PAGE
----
What’s the catch with net-zero?

May 10, 20220


From phrases such as ‘net-zero’ to ‘carbon neutral’ and ‘climate positive’, it can become confusing to understand the terms that are leading the climate debate and being used to benchmark policies and goals.

In 2018 the Intergovernmental Panel on Climate Change (IPCC) warned about the importance of maintaining global warming of no more than 1.5℃ to prevent disastrous consequences for our environment and economy. The following year in 2019 the UK became the first developed country to enshrine the net-zero target by 2050 into legislation, making it legally binding. As the race to keep global temperatures from exceeding is well underway, it becomes more important for businesses and consumers to be clear on the meaning of the key terms and how countries are aiming to achieve them.

One of the most common terms we have heard lead the climate discussion is the use of the phrase ‘net-zero’. The IPPC glossary defines net-zero as a state when polluting emissions (for example greenhouse gases) become balanced with the emissions being removed from the atmosphere, creating the state where there would be net-zero pollutants.

This term entered the climate emergency stage at the 2015 Paris Agreement when it declared that net-zero needed to be met by 2050 to remain under the 1.5℃ threshold. Net-zero accounts for the fact it is impossible to reduce greenhouse emissions to zero, so instead it aims to lower emissions as much as possible to create an equilibrium.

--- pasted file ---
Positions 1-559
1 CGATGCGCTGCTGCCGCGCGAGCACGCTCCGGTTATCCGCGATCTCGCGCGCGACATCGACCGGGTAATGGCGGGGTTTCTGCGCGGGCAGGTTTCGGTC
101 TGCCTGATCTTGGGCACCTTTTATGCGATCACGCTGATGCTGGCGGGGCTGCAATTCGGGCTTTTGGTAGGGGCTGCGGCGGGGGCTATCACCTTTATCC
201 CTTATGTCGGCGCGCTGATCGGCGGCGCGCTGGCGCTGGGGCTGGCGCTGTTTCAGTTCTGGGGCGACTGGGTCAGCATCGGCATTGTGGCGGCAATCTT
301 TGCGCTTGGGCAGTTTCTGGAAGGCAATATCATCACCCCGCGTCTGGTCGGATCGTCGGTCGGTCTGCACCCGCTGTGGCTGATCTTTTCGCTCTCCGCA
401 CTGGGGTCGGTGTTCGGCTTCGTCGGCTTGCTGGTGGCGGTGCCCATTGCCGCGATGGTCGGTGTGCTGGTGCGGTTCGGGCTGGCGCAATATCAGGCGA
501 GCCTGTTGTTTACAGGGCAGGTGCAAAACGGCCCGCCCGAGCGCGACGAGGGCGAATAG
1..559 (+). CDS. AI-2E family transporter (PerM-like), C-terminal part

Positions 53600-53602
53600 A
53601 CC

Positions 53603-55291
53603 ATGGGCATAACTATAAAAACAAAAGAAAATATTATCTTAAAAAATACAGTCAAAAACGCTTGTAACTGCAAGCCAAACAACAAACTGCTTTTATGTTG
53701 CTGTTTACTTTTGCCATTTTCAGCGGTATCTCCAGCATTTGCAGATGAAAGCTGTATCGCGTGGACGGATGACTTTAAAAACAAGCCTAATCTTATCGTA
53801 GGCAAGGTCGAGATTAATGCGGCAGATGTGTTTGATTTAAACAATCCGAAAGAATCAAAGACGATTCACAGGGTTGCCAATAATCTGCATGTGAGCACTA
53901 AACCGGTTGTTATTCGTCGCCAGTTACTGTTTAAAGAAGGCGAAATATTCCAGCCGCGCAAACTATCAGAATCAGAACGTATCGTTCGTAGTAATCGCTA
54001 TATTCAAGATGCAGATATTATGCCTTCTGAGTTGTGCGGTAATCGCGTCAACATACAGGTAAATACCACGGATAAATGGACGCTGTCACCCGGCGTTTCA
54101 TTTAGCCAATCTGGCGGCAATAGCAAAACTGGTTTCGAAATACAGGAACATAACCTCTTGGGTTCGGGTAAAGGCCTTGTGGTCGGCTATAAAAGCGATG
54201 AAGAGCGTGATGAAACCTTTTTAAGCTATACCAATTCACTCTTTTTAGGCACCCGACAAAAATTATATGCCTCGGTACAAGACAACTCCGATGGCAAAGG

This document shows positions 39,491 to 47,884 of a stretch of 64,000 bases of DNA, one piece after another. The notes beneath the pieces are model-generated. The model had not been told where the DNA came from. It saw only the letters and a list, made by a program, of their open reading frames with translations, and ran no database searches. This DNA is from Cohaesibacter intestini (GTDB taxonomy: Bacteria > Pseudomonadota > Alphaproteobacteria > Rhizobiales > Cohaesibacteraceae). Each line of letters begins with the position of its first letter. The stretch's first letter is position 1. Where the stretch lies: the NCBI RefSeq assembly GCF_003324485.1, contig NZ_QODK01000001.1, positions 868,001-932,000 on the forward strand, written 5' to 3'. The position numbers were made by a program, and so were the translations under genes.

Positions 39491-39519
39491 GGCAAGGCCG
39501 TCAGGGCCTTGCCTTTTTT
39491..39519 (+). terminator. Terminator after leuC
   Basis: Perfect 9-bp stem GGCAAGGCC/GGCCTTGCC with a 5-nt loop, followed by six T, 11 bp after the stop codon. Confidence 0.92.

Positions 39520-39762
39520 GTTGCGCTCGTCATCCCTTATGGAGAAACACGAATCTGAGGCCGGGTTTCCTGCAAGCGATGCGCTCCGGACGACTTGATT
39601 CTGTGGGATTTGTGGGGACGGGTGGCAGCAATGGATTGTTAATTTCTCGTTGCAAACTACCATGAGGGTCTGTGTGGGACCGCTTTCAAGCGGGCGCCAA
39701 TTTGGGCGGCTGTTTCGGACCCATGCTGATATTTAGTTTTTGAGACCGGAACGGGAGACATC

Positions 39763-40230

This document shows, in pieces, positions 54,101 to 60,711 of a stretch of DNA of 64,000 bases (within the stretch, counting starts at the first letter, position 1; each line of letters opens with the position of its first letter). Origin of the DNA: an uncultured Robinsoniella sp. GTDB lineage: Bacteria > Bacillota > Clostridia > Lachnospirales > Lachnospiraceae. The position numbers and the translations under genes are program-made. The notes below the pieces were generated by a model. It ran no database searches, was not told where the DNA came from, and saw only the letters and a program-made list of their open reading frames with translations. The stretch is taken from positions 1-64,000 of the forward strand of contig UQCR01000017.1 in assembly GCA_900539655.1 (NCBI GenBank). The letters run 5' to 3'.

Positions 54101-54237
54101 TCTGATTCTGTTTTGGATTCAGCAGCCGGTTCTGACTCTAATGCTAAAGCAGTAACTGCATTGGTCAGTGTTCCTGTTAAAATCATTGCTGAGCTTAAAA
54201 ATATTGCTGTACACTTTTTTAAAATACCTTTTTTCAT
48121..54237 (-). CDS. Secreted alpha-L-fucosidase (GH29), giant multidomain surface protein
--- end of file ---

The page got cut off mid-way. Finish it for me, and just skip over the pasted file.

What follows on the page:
It is also common to see this phrase interchanged with ‘carbon neutral’ where there becomes a sole focus on the balance of carbon being emitted into our atmosphere and the amount being removed through natural carbon sinks. These areas can be found in oceans, forestry, and wetlands, as they can absorb carbon out of the atmosphere, aiding the fight to reduce emissions. Along with these natural sinks, the development of carbon capture technology will also be playing an important element in the net-zero journey, with this industry estimated to be worth $4trn by 2050.

Understanding these terms leads us to ask the question of how we propose to achieve net-zero under the time constraints we have chosen. The British government has laid out ‘The Ten Point Plan for a Green Industrial Revolution’ which sets out the methods by which Britain will reduce their emissions to meet the requirements of being net-zero by 2050. The energy sector plays a crucial part in the net-zero plan, with renewable technology at the frontier of the scheme as a method to ease the country’s reliance on fossil fuels.

Within the energy industry, there has been a surge in customers wishing to switch to renewable tariffs which has created a demand for Renewable Energy Guarantees of Origin (REGO). These certificates can provide clarity to customers about how much of their fuel mix is coming from renewable energy and therefore contribute to net-zero targets. However, this scheme is heavily criticised as REGO certificates can be purchased by energy suppliers for as little as £4.10/MWh, even if the power is not directly sourced from renewable energy. Overcoming these industry loopholes is vital on our path to net-zero while educating energy customers on renewable energy, to allow for more transparency within the market.

With more than 130 countries now pledged to reach net-zero by 2050, the clock is ticking.

Why don’t you start working towards reaching net-zero energy at your organisation? OnGen’s software suite can help users improve energy efficiency, deploy onsite renewables and source genuinely green energy supply contracts. Find out how your organisation can set and achieve net-zero goals. Get in touch with OnGen today.

Leave a Reply

Your email address will not be published. Required fields are marked *